Eventually, the interim government adjusted the rating to 16+, yet at this point the controversies surrounding the film had been fuelled even more by the Ministry of Culture’s decision to hire film critic Marcos Petrucelli – who had raged against the Cannes-protest calling it a “lie about the coup” that only served “to expose Brazil to ridicule” (cf. Mango 2016) – for the election committee that would choose the country’s contender for the Best Foreign Film at the Oscars; de facto leaving Aquarius out of contention. As an act of sympathy with Aquarius several Brazilian filmmakers withdrew their contention for the Oscar nomination bid. As director Gabriel Mascaro justified the decision on social media, he felt a “discomfort with participating in a selection process of questionable impartiality” (cf. Mango 2016). At this point Aquarius had become a “central feature of political debate in Brazil” and had raised serious concerns about the “processes of democracy and censorship and how they manifest on the cultural landscape” (Winterbottom 2017, 80). Paradoxically, the film had achieved this without having been seen by the public including key debaters such as Petrucelli — a situation that naturally changed once the film in a Dylanesque ‘simple twist of faith’ premiered in Brazil on the 1st of September 2016; exactly the day after the Senate had officially removed President Rousseff from office.
Aquarius, Aquarius, and the New Aquarius
In the context of the controversies the film caused, audiences might have expected Aquarius to deliver a more vigorous, anarchistic, and univocal political message. The film, however, is not overtly political but tells the story of Clara, a 65-year old retired music writer, survivor of breast cancer, mother of three, and grandmother. The main narrative thread concerns Clara’s fight against the property developer, Geraldo (Fernando Teixeira), who owns the company Bonfim, which plans to tear down the Aquarius; the timeworn, but perfectly adequate, apartment building in which Clara now lives as the sole remaining tenant. As Diego (Humberto Carrão), the good-looking, always smiling, business educated grandson of Geraldo, who has newly been appointed the leader of the ‘New Aquarius’ high-rise project, tells Clara during their first meeting, “We keep the name of the building that used to exist in this spot” and adds, “it’s a way of preserving the memory of the building”. For the property redevelopers, Clara’s apartment already exists in the past tense, yet for Clara, the last occupant of the ‘Old Aquarius’, it is a living trace of her past and complete with cultural and historical significance as well as personal emotional and affective value—a value more important to Clara than Bonfim’s ‘above-the-market-value’ offer for the property (fig. 2).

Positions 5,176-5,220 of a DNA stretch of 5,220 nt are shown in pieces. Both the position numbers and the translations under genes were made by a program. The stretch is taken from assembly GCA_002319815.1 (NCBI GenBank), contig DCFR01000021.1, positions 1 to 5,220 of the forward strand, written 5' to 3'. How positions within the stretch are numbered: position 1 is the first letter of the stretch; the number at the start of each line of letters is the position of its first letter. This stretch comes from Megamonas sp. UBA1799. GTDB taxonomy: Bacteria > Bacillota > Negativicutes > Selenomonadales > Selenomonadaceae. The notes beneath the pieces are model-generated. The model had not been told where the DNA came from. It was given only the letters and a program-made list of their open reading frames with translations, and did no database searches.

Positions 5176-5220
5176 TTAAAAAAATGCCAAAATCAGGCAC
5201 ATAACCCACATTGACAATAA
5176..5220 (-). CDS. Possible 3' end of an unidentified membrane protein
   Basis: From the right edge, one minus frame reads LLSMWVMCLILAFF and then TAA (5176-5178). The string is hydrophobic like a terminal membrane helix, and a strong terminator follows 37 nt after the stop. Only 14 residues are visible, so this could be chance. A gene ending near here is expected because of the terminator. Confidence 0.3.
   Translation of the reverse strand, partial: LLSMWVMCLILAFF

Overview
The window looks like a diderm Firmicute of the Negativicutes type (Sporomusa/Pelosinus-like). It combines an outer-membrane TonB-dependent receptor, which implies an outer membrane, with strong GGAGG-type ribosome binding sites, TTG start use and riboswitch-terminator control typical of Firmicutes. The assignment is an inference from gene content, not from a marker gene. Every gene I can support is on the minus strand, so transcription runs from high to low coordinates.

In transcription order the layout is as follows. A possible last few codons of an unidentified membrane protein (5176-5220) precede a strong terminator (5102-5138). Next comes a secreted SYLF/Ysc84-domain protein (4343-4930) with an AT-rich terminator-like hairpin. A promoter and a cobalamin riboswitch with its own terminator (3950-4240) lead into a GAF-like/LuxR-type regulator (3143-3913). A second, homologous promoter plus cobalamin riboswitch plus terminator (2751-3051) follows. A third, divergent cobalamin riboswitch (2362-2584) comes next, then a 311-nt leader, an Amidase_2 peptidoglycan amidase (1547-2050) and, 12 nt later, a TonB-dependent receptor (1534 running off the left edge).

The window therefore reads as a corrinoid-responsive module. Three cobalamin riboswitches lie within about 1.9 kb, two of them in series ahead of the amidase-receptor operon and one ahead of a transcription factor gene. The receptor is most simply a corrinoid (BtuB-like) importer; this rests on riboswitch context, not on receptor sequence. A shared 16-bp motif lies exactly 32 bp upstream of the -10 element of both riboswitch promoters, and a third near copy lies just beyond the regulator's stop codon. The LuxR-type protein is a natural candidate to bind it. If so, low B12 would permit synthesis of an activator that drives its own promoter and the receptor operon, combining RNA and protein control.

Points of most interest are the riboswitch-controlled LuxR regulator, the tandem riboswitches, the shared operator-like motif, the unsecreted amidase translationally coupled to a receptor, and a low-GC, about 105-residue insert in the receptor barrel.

Much of the film dwells on Clara’s apartment and uses it as the occasion to visit various moments of past and present thus providing us with a sense of her daily routines and the memories that are woven into the material fabric of her home. We learn that her determination to stay in the apartment not only disappoints Bonfim but also people close to her. Clara’s former neighbours believe her decision to stay to be egoistic, because their buyout fee, or parts of it, is being withheld by Bonfim until the apartment is completely free of occupants. Her adult children pressure Clara to accept Bonfim’s offer on the pretence that they worry about the security of her living in a “ghost apartment”, although their real motivation appears to be financial. Clara’s daughter, Ana Paula (Maeve Jenkins), who has been through an expensive divorce, particularly advocates for selling the apartment; a proposition that is not received well by her ill-tempered mother. As the film unfolds, what appears to be an individual decision turns out to be interwoven with a complex set of other interests that have turned Clara’s private space into a contested social space.
The Bodily Trace of Time